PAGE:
As shown in FIGS. 1 and 2, a point located on the belt 10 travels down the front of the machine, under the driven lower pulley 27, up behind the machine, and over the upper idler pulley 26 to return down the front of the machine. As viewed in FIG. 2, the pulleys 26, 27 and the endless belt 10 travel in a counterclockwise direction.

Along the path travelled by the belt 10 is a portion 24 extending between two points, indicated generally in FIG. 2 as X and Y, along which the belt 10 is unsupported adjacent its inner surface 10b. In the absence of an inwardly directed force being applied to the outer abrasive surface 10a along the unsupported portion 24 of the belt, the belt 10 is located in a neutral plane 12, as shown by the broken lines of FIG. 3. When an inwardly directed force is applied to the belt 10 between the points X and Y it deflects inwardly, as shown by the solid lines of FIG. 3.

The tool engaging structure 22 is comprised of portions of the housing side walls 22a, 22b, or like means, and of the front wall 22c located adjacent the unsupported portion 24 of the belt 10. Parts of this structure are tool guide surfaces 14 on the edges of the side walls 22a, 22b inclined to the belt and facing generally in the same direction as the outer abrasive surface 10a. Each guide surface 14 extends inwardly of and outwardly from the neutral belt plane 12, as shown in FIG. 3, to allow for movement of a knife or other tool inwardly toward and beyond and outwardly away from the belt's neutral plane.

The guide surfaces 14 are positioned generally parallel to one another so as to lie in a common guide surface plane 15, which guide surface plane 15 is inclined at an angle 18 relative to the neutral plane 12. While the neutral plane 12 and guide surface plane 15 may be oriented to intersect at various angles, the elongated edges of many, if not most, cutting tools are properly sharpened when the tool and abrasive surface engage one another at an angle of between 10 and 20 degrees. FIG. 3 shows the guide surface plane 15 intersecting the neutral plane 12 at an angle of approximately 15 degrees. The guide surface plane 15 and the neutral plane 12 further intersect one another in a straight line extending generally transversely of and parallel to the front surface 10a of the belt.

As shown in FIG. 1, in the preferred and illustrated embodiment an additional optional guide surface 29 is provided which is coplanar with the edge guide surfaces 14 and which additional guide surface 29 is formed by an inclined portion 25 of the outer housing wall 22c. The inclined wall portion 25 extends between the side walls 22a and 22b and terminates at a transverse edge 27 located close to the belt neutral plane 12.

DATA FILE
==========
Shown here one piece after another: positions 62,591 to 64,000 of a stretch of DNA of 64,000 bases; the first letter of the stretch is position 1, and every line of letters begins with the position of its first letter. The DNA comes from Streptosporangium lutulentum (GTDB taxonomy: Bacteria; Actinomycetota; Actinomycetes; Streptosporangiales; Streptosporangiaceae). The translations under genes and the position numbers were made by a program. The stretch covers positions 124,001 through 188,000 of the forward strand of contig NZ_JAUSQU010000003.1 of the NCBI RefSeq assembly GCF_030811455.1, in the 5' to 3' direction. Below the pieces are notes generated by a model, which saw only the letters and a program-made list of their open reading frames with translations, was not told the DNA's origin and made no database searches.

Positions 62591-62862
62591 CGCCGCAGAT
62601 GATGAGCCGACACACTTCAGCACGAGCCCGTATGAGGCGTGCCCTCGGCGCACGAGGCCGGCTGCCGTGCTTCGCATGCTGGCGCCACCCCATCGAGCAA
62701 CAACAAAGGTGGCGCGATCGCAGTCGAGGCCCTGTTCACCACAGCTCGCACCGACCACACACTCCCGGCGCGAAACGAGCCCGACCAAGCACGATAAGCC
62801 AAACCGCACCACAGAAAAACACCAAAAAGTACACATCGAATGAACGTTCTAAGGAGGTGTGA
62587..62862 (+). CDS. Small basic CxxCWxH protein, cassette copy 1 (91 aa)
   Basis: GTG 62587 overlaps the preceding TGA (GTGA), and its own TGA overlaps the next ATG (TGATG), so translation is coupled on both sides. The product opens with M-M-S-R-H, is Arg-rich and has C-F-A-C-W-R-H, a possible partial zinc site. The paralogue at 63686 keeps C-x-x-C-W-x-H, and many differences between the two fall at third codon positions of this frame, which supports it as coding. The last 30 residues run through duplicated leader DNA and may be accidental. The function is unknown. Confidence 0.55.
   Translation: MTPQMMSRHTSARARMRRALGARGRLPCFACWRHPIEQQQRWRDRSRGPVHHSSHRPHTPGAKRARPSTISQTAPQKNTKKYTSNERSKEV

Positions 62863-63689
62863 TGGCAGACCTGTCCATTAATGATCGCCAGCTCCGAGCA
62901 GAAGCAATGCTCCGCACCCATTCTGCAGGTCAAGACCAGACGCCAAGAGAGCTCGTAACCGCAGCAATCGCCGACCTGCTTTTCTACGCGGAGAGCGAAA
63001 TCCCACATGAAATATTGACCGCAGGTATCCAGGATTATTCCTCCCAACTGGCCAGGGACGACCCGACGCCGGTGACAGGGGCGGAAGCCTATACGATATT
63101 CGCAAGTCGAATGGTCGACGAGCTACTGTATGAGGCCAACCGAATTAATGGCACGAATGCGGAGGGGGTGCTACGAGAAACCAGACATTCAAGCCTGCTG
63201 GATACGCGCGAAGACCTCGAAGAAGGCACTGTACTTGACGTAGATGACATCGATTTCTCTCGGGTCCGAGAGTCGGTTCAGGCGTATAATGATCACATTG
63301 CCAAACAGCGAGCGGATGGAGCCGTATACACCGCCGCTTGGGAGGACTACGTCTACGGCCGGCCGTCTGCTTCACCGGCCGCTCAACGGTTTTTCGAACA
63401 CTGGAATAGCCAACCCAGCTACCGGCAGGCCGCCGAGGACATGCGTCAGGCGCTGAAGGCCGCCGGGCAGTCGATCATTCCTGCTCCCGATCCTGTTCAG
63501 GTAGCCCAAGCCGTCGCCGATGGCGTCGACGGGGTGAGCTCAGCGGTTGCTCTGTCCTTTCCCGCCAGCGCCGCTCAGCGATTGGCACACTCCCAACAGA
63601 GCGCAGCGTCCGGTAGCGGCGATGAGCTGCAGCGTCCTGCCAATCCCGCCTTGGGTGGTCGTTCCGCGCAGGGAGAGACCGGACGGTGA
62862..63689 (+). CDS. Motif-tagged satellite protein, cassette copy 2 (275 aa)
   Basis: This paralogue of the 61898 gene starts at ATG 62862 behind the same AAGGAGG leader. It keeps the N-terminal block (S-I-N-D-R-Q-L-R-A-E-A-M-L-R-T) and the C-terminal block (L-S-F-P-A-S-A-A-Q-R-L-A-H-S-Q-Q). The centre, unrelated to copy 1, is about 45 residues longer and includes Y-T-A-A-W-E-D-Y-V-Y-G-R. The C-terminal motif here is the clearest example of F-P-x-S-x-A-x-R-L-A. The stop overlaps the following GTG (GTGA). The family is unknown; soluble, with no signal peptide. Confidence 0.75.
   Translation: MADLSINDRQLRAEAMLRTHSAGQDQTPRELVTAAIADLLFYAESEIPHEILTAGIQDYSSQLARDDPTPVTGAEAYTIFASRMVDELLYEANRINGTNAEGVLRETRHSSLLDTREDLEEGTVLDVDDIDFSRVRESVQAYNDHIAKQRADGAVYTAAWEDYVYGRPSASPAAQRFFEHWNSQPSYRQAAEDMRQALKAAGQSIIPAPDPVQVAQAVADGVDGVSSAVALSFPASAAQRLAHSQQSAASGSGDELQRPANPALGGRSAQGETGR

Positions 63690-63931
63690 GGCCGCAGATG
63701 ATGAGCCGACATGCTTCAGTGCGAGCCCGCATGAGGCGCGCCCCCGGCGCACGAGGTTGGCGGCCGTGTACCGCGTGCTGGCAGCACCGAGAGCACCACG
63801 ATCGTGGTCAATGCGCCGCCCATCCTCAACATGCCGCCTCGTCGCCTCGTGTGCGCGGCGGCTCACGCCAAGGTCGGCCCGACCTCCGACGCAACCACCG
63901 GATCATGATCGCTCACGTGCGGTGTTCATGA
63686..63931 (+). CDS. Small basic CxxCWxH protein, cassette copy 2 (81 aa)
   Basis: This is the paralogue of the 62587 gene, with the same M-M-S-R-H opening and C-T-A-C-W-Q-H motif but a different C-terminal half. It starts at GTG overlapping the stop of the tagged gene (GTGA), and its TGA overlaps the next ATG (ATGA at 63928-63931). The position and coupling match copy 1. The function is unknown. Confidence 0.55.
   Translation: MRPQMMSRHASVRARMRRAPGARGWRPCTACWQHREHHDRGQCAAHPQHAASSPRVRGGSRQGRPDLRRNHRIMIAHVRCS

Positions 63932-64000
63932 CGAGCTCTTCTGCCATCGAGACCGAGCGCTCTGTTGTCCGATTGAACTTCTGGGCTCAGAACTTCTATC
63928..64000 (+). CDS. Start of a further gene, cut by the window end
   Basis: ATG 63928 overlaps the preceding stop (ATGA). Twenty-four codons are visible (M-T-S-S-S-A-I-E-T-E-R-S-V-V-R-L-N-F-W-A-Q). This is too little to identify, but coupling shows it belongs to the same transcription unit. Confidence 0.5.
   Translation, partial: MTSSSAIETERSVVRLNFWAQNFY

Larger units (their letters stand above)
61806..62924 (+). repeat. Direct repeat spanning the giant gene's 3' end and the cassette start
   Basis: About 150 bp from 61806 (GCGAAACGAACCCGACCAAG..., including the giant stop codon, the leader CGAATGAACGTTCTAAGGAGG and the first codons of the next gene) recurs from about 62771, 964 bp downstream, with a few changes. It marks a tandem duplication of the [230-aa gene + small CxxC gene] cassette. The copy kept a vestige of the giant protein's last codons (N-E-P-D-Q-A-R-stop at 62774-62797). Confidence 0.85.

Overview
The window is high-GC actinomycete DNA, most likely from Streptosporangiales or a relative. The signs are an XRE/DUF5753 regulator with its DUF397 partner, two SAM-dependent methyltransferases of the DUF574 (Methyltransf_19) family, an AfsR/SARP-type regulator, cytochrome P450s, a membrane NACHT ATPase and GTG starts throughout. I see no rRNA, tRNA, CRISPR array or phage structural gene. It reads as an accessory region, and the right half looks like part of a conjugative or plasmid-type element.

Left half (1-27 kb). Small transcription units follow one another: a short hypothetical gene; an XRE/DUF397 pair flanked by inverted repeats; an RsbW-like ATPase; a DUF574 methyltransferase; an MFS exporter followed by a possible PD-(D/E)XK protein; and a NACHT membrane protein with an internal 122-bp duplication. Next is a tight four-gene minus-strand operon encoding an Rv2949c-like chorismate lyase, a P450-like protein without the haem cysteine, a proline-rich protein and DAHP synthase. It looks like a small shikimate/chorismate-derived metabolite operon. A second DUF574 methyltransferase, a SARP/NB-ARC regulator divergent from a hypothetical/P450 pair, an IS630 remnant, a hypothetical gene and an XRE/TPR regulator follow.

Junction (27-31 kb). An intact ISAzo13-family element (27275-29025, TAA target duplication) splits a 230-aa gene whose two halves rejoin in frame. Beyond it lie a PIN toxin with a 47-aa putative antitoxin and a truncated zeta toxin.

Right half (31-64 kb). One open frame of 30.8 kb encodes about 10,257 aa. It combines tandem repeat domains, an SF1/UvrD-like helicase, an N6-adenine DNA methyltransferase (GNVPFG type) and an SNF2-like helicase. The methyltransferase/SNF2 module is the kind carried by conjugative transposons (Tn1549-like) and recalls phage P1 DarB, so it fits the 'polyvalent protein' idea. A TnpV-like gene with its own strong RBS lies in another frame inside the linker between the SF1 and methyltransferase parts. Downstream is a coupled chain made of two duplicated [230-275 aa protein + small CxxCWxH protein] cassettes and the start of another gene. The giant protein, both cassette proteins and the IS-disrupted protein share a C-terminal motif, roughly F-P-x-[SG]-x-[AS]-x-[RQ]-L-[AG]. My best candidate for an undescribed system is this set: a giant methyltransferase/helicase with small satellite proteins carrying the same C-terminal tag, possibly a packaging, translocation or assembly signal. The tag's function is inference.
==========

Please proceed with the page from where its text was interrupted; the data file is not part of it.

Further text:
Above the guide surfaces 14, as seen in FIG. 1, the tool engaging structure also includes an inwardly inclined portion 30 of the front wall 22c and coplanar inclined edges 31 on the side walls. The wall portion 30 terminates in a transverse edge 33 located close to the belt neutral plane 12. Therefore, the transverse edges 27 and 33 and the side wall edge portions 14 and 31 define a window 35 providing access to the belt 10 by a tool 37 rested on the guide surfaces 14 and 29, as shown in FIG. 3.

Each guide surface 14 is provided with a visible index mark 19 located inwardly of the line of intersection between the belt neutral plane 12 and guide surface 15. When a knife or other elongated tool 37 is held against the guide surfaces 14 it should be moved inwardly against the belt until its edge is aligned with the index marks 19. The index marks 19 are in turn so positioned on the surfaces 14 that when a tool edge is aligned with them the tool is positioned to engage the belt with the appropriate force.

It is however possible that despite the existence of the index marks a tool might be moved inwardly beyond the marks and into engagement with the belt with too much force. To prevent this from happening the tool engaging structure 22 also includes a pair of unloader disks 16 located adjacent to and outboard of the side edges 10c of the belt 10 and carried by the housing side walls 22a and 22b or like means. Each unloader disk 16 is supported for rotation relative to its associated side wall about a common axis C extending transversely to the path of the belt 10.

Each unloader disk 16 is relatively thin, is substantially flat, is generally circular in shape, has a diameter 17 and has a central aperture through which a supporting stud 39 passes as shown in FIG. 2. These disks 16 may be made of metal, but preferably are made of plastic so as to avoid damage to the edge of a tool which may come into engagement with them. The diameters 17 of the unloader disks 16 are large enough and their positions on the side walls are such that as a tool is pushed inwardly toward the belt, at the point at which the force between the belt and the tool is on the verge of becoming too great, the edge of the tool will engage the outer edges of the disks 16. Further forward movement of the tool then causes the unloader disks 16 to rotate (clockwise in FIG. 3) to carry the tool edge outwardly, thereby reducing the belt deflection and relieving the force with which the tool edge engages the belt 10. In the illustrated case, as shown in FIG. 3, the unloader disks 16 have a common diameter 17 which is greater than the perpendicular distance from their common axis C to the first plane 12, but less than the perpendicular distance from the common axis C to the line formed by the intersection of the neutral plane 12 and the guide surface plane 15. Further, the common axis C is positioned inwardly of the neutral plane 12 and forwardly from the intersection line of the neutral plane 12 and the guide surface plane 15.